What I learned from running a Half Marathon…


It can be scary setting a goal, knowing there is the chance you will not achieve it.

Two years ago my goal was to finish a half marathon under 2 hours. My time was 2:02. I was disappointed (while still pleased to run the 21km).

Mrs. Lamarche, Mrs. Miller and I trained with a running group from January until last weekend to run in the Oak Bay Half Marathon. Again, my goal was to run the distance under 2 hours. I did it.

At the start of the running clinic, I tried to recognize changes I would have to make in my training discipline and attitude if I was going to meet my goal….try not to miss the long runs, talk less during the hill / speed sessions, and get a bit more comfortable in the “dark place” of running (where it doesn’t feel very good and you still have to keep going). Not meeting my goal 2 years ago, made me very clear on what I needed to do this time.

Goals may be identified, and not achieved. Targets will be made, and narrowly missed. These provide opportunities to reflect, learn, adjust, and apply what you have learned to other areas. That is experiential education. The great thing about not meeting a goal, is you realize how important it is (or isn’t) to you and likely there will be a chance again or a different opportunity around the corner.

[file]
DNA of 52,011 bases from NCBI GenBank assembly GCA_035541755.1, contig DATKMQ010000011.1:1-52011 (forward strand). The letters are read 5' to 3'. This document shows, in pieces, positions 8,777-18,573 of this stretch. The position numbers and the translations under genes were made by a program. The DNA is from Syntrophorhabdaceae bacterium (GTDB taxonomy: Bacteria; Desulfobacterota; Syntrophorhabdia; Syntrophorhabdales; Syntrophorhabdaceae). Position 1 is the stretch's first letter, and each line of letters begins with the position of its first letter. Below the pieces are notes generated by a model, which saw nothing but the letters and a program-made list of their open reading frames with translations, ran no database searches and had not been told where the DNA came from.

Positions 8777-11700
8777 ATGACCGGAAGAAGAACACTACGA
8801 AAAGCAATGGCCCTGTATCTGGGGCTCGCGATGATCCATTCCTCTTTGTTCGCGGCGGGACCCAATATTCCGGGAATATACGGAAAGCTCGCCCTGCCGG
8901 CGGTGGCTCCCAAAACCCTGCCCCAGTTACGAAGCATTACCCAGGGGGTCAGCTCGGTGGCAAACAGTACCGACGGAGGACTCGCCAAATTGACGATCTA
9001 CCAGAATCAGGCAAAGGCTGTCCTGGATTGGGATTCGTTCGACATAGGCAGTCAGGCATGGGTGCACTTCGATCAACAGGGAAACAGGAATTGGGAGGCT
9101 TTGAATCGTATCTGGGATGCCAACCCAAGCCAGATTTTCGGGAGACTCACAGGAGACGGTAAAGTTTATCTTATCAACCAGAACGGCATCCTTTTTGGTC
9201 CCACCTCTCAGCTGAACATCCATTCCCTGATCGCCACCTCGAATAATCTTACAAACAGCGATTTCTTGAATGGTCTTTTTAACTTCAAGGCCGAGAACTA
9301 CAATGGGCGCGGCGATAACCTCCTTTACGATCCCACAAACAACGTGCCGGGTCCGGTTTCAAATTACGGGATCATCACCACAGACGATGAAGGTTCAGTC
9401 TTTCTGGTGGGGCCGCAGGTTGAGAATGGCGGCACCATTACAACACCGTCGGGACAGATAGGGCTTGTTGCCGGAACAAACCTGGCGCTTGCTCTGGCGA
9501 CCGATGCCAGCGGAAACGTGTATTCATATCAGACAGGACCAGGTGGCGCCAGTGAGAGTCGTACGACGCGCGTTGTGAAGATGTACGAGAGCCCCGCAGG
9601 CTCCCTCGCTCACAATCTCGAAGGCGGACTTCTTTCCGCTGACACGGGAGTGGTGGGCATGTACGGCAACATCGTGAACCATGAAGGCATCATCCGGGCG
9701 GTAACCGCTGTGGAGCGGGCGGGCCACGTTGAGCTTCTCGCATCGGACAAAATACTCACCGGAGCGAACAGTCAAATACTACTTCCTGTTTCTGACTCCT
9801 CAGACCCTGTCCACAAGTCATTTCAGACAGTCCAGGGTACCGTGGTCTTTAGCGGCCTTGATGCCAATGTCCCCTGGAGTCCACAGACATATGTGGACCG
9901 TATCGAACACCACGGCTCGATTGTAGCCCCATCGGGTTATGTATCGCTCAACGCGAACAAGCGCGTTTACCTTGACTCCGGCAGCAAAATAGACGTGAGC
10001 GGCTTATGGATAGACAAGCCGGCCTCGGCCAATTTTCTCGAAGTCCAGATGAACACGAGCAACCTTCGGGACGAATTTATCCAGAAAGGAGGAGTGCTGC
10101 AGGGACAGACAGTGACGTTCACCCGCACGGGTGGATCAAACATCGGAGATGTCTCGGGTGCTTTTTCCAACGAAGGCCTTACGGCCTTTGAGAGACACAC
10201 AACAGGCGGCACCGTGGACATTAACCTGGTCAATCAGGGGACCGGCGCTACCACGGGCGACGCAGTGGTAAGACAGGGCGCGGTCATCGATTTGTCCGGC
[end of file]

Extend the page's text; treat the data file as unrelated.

As we approach exam review and study season, I asked the students (in my weekly email) to consider the last time they didn’t do as well on a test or exam. What will they do differently to achieve there potential this time around? (The Learning Strategies Seminars are a great place to start and there are two left next week!). How can they (we) learn from previous experiences?

This week, the grade 11’s who nominated themselves for leadership positions found out whether they had been successful in their bids for these positions. Of the 99 students who nominated themselves, 43 students will be elected into Prefect positions. Fifty six people will be disappointed to some degree. How those 56 reflect on the disappointment, refocus their attention and look for ways to make a positive impact next year, regardless, will show true leadership.


Consider the following:

  • When was the last time you set yourself a goal and didn’t achieve it? What did you do? How did you handle it?
  • How have you grown from disappointment? How do we help our children grow from disappointment?
  • How have you refocused your energy to make something good out of something challenging? How do you encourage your children to do the same?
  • How do you discuss failure and disappointment with your child?

There can be more to learn from missing the mark (building skills, reflection, resiliency, learning to refocus) to become effective leaders in the future.



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